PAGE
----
ABU DHABI // Gul Mohammed has not been behind the wheel of his taxi for almost a year. He has lived in the capital for more than two decades, moving from one job to another before finally settling on driving a cab. He drove one car for more than 15 years but as the old white-and-gold models were phased out, Mr Mohammed was left with no vehicle, just a licence and mounting debts. "No English, no work," said Gul Rahood, who shares a room with Mr Mohammed in a dilapidated villa on the outskirts of Abu Dhabi.
"Now, they want men who can read English, write English. But we don't have that kind of education." Mr Mohammed, 50, lives with 15 men, all from the same village north of Peshawar in Pakistan. Most are commercial vehicle drivers. While Mr Mohammed is the eldest in the group, many of the youngest, who have been in the country for up to two years, are also without work. Only five in the group are working. They pool their money to support each other, paying Dh5,000 a month for their crumbling two-room villa.
"This used to be a residential area," said Jamal Khan, who shares a nearby villa with six other men. "But the families have moved to the big buildings and for us bachelors, no one will rent their places to us. So we live here." Their homes near Mohammed bin Zayed City could well be razed to the ground any day now. Surrounded by lorries, buses, minivans and taxis, the leafy neighbourhood houses a few hundred men, all from Pakistan.
But in booming Abu Dhabi, with construction projects in full swing all across town, these men have yet to capitalise on the city's prosperity. Mr Khan estimates that at least three men are competing for every driving job. With workers in their thousands losing their jobs across the region, thousands have descended on the city in search of work, seeing Abu Dhabi as relatively unscathed by the crisis.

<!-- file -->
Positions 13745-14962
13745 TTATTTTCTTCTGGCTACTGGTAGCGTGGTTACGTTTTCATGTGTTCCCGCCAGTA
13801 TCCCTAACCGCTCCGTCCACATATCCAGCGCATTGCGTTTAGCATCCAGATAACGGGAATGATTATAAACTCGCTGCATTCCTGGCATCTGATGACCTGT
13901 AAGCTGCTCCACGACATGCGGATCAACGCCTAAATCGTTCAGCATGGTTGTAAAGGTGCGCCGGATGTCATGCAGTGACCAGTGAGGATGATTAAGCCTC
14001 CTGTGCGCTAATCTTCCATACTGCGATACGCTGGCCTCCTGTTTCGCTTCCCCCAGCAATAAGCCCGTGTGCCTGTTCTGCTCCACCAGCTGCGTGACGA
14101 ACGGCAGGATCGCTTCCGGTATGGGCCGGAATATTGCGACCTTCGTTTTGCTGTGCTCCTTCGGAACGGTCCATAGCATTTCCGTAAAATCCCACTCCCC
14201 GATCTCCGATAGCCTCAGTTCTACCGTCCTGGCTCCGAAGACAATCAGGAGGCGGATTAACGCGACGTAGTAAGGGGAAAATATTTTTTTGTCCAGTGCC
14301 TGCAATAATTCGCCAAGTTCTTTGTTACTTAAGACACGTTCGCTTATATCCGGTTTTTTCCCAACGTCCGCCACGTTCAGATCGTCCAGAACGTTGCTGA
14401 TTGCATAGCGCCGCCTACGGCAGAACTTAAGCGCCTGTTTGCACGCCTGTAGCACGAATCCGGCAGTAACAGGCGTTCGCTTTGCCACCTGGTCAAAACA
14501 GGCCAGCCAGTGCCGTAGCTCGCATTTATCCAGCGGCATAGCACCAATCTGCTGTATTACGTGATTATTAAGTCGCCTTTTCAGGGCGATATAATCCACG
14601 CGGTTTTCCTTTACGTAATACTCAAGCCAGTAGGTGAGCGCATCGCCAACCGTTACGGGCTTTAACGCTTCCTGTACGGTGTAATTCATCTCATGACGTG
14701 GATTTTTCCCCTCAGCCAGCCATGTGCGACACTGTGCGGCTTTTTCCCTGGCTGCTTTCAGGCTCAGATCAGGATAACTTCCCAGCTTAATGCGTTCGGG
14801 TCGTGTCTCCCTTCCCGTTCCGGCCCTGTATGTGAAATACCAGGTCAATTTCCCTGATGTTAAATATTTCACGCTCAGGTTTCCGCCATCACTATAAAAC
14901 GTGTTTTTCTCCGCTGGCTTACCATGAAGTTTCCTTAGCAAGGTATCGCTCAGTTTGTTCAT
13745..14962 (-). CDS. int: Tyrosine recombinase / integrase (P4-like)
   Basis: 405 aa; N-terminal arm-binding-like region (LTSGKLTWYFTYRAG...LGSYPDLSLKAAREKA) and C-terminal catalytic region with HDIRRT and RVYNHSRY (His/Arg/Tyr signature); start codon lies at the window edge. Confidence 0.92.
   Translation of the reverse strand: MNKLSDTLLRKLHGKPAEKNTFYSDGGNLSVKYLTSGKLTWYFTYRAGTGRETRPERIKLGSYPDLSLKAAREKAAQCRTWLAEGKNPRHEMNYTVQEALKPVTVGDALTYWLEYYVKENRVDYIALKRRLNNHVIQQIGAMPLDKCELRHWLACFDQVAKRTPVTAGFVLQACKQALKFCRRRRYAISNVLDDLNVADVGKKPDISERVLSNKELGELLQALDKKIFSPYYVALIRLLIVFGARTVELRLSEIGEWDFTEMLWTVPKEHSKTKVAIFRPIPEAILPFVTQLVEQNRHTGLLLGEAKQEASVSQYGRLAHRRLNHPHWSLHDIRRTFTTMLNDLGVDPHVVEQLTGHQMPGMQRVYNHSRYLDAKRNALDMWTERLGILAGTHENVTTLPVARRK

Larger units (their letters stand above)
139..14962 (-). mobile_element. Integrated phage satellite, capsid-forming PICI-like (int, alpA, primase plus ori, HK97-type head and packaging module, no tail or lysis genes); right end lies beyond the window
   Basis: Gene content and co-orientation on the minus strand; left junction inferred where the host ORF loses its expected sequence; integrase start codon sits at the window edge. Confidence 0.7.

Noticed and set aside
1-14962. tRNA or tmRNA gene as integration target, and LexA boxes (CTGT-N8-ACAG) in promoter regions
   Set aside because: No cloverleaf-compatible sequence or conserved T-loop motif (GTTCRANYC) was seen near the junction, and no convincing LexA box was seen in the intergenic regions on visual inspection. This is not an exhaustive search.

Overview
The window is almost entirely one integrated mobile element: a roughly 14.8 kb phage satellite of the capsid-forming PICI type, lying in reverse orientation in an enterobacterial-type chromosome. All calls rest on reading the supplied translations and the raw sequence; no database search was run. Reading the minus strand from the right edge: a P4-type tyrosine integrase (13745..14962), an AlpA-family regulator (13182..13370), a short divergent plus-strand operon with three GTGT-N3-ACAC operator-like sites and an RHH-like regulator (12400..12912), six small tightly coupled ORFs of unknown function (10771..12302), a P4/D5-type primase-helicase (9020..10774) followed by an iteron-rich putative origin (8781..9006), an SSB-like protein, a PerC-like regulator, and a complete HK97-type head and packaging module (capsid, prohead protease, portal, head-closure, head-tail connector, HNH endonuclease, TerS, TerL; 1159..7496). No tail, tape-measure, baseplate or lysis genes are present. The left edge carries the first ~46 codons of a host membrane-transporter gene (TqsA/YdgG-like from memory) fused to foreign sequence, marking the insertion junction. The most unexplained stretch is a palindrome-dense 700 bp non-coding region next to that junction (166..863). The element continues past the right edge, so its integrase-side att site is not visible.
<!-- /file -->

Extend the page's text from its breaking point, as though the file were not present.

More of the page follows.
Mr Khan says a number of his relatives who lost their jobs as lorry drivers in Dubai are now in Abu Dhabi, along with workers from recession-hit Middle Eastern countries such as Yemen and Kuwait. The result has been a glut in the labour market, allowing employers to demand better-educated workers. Indeed, the greater number of workers applying for jobs means employers can now be more selective. Taxi companies, for instance, now have enough applicants to insist that all their drivers speak good English. "We have licences, but no vehicles to drive," said Mr Rahood. "Some have vehicles and licences, but there is no work for them."
On his mobile phone, Mr Rahood carries a picture of the lorry he drives, transporting scaffolding and other heavy-duty construction materials. Sometimes his work takes him as far as Ras al Khaimah, and he can earn up to Dh500 in a week. But the rising cost of living makes it increasingly hard for him to keep his head above water. Some of the men who arrived from Pakistan with promises of work in recent years are instead running up heavy debts, he says.
"Nowadays, in our country there is no justice and no law. The big people make money, " said Mr Rahood. "We can make a hundred rupees in a day, but what is that when your expenses are double? Where even two pieces of bread are promised, men will go there for work." The average price these men pay for a work visa to the UAE is Dh14,000. On top of that, they have to take driving lessons costing Dh100 an hour, and pay up to Dh2,000 for a licence. Then there is rent, food and living costs. The men pool their money to help each other to meet these costs, and to cover each other's driving lessons.
But with costs mounting, they struggle to send the anxiously awaited funds to their families back home. "Just because I am here and not working does not mean a roof does not exist over my children's heads," said Mr Khan. His brothers in Pakistan are looking after his family until he can start sending money home again. Bonds of loyalty mean all can count on one another in times of crisis. At weekends, they spend time receiving relatives from elsewhere in the UAE. In the meantime, they are reluctant to move, and abandon a support system built up over decades. But more and more, a move is seeming inevitable.
"It is kismet [fate]," said Mr Khan. "Some will stay together, some won't." @Email:email@example.com